Ellen was a daughter of Samuel Tufts, a United Empire Loyalist whose forebears came over from England to America on the Mayflower. Chased out of Massachusetts at the time of the Revolution, the Tufts family settled in Halifax, N.S., in 1776, at a spot still known as Tufts Cove. Adventurous Ellen decided to move to the other side of Canada, and, in 1862, set sail from Halifax for Boston, then south around Cape Horn, up to San Francisco and on to Esquimalt. As petite, fine featured Mary Ellen Tufts stepped off the gangplank onto the strange land of British Columbia at Esquimalt Harbour, her appearance concealed her strong pioneering spirit and intestinal fortitude which she would need as Matron on the isolated Race Rocks where she raised nine children.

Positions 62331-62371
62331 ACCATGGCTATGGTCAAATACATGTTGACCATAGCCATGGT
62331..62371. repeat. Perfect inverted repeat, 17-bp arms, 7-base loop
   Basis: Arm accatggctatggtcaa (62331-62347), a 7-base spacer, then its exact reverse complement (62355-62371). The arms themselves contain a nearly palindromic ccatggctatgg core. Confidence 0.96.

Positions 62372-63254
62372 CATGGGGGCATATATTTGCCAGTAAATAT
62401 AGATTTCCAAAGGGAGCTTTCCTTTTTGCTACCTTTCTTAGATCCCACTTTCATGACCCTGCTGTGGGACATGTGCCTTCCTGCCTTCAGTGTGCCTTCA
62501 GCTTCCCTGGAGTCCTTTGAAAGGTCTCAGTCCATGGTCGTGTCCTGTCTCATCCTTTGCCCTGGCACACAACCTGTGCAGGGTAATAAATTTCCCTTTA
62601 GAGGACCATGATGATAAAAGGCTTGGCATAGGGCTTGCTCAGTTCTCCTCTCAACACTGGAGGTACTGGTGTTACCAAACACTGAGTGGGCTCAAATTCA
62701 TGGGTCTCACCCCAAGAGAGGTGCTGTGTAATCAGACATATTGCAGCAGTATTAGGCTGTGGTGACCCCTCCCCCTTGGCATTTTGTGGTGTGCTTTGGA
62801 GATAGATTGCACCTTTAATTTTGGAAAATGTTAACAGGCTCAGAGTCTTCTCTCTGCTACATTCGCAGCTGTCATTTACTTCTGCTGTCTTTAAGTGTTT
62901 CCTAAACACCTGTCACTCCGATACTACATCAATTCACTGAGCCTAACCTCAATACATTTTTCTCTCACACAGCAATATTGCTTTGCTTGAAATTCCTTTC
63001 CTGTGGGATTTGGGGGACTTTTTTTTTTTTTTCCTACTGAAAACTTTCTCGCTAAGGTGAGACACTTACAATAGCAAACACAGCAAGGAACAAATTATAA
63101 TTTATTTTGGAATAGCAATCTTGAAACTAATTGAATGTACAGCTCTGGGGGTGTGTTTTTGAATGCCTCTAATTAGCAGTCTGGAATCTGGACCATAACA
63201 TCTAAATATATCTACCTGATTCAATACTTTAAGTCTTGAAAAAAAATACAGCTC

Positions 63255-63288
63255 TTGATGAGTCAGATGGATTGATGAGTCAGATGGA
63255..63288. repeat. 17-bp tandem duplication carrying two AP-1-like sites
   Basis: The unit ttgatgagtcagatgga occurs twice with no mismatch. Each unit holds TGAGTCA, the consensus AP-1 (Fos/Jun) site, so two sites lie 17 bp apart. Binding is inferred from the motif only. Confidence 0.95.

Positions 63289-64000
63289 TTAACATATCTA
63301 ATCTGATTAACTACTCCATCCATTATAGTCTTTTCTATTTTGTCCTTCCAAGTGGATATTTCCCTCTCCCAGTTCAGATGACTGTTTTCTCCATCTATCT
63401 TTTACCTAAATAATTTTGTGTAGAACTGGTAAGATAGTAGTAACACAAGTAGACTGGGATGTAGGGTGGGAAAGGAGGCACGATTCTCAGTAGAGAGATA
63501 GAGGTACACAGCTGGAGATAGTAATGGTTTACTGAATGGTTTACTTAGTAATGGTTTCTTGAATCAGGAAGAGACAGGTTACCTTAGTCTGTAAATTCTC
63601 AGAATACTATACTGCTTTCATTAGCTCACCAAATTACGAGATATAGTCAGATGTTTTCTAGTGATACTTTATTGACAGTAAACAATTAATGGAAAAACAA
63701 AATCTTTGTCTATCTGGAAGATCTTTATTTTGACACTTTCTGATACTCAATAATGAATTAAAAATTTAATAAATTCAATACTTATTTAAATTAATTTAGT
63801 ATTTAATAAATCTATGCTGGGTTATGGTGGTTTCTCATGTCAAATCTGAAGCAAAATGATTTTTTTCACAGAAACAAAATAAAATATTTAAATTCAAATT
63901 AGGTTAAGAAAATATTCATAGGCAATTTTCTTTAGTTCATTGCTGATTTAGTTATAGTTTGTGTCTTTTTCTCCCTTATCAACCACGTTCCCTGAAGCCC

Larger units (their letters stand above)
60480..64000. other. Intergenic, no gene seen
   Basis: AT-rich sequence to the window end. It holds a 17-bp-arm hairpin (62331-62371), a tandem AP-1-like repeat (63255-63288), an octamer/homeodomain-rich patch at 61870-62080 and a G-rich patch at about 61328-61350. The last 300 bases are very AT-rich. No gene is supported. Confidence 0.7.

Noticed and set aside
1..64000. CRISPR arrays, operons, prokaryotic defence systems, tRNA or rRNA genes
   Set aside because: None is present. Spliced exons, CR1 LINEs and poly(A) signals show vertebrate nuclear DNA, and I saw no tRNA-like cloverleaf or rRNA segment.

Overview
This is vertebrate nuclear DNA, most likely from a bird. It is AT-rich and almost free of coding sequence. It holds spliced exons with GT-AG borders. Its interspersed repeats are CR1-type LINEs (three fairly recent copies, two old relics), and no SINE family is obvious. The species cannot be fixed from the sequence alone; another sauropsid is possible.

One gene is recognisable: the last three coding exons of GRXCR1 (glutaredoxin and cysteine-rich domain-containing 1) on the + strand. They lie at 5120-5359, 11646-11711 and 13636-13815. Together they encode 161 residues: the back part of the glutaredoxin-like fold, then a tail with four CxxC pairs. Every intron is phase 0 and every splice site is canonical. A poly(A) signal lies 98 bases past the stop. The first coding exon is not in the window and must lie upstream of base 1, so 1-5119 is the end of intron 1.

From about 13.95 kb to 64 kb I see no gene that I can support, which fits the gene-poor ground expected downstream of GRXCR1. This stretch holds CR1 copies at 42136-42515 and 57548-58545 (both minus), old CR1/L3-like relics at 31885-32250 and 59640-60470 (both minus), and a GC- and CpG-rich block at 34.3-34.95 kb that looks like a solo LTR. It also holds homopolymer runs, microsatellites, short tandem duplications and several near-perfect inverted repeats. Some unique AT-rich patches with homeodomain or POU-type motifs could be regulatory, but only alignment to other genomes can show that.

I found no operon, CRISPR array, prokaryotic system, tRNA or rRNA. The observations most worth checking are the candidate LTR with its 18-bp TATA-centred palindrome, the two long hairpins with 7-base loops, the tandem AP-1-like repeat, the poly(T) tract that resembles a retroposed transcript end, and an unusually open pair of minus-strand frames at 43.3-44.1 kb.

Ellen’s days at the lighthouse on the barren rock must certainly have been a challenge for the young mother as her only neighbours were the barking sea lions and noisy seagulls. According to letters in the Victoria Archives, she depended mainly on rain for fresh water supply and any supplement had to be delivered along with fresh meat and provisions on the boat, Sir James Douglas. Letters from the lighthouse state that the meat and provisions were sometimes inedible on arrival. A letter of May 10, 1870 from Thomas states that he and his wife and family had not been off the rocks to enable them to purchase clothes and necessities for the family of eleven for two years and nine months.
Source: FootPrints Pioneer Families of the Metchosin District, Marion I. Helgesen editor